The findings of new research suggest that accelerated bone loss and increased risk of fractures in women are linked to cognitive decline.
The result of the study was published in the “Journal of Bone and Mineral Research,” and was led by researchers from the Garvan Medical Research Institute.
According to the study’s findings, the association between cognitive decline and bone loss was found to be weaker in men.
The study of individuals aged 65 and over was conducted over 16 years and showed a potential new approach to help identify older people who may be at risk of fracture.
“Bone loss and cognitive decline are major public health issues, but both are ‘silent diseases’ that may go undetected and untreated for long periods, often until conditions progress severely, said Professor Jacqueline Center, Head of Clinical Studies and Epidemiology laboratory at Garvan, an endocrinologist at St. Vincent’s Hospital and a senior author of the study.
“Our study showed a link between the two in women, suggesting that cognition should be monitored in addition to bone health, as a decrease in one may mean a decrease in the other. These findings they can help refine best practice guidelines on how cognition and bone health is monitored at an older age, to ensure that appropriate treatment can be given more effectively, ”Jacqueline added.
New hints on key public health issues
Worldwide, 200 million people are affected by osteoporosis and more than 35 million by dementia – numbers that are expected to double over the next two decades due to a global increase in life expectancy.
“Cognitive decline and bone loss both result in increased disability, loss of independence, and increased risk of mortality. There is some evidence that older individuals with dementia have a higher risk of fractures of the bone. hips, but whether the decline in both bone and cognitive health are linked to time has not been studied, ”said Dr. Dana Bliuc from the Garvan Institute, who is the first author of the paper.
“We began to understand the long-term association, with our study being the first to investigate both cognitive and bone health data over more than 15 years,” Dr. Dana added.
The team used data from the Canadian Multicenter Osteoporosis Study (CaMos), which has documented skeletal health in people living in the community since 1995.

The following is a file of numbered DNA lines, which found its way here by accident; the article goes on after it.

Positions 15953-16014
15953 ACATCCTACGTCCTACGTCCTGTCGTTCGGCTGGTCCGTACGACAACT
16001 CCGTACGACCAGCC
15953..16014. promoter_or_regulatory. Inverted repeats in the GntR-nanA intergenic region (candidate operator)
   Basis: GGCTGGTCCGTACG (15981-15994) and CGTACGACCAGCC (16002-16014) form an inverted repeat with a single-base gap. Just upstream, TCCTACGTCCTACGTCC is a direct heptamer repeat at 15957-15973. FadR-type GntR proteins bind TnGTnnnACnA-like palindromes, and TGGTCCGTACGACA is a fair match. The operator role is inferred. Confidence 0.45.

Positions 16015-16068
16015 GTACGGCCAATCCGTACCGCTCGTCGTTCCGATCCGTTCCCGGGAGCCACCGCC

The researchers looked at measurements of the cognitive and bone health of 1741 women and 620 men aged 65 and over, who had no symptoms of cognitive decline at the start of the study.
Link to cognition and bone health
“After adjusting for all other variables, we observed a significant link between decreased cognitive health and bone loss in women. This association was weaker and not statistically significant in men,” Dr. Dana said.
“Interestingly, we also saw that the cognitive decline during the first five years was associated with a 1.7-fold increase in the risk of future fractures in women in the subsequent 10 years. This was independent of the level of loss. of bones, “added Dr. Dana.
“While this study could not identify a causal link – whether a decrease in cognitive function leads to a decrease in bone loss or vice versa – suggests that cognitive decline should be monitored along with bone health, as that a reduction in one may indicate the need for greater vigilance in the other, “said Professor Jacqueline.
The researchers noted that the link could potentially be mediated by a third factor, such as estrogen deficiency, which affects postmenopausal women and has been independently associated with both bone loss and cognitive decline.
This research also opens the door to additional studies on what the link between these two common conditions might be.
“What our study highlights is that cognitive health is potentially an important factor in providing more information to individuals and their health professionals about the risk of fractures, and ultimately improving health outcomes for our elderly population, ”Professor Jacqueline concluded.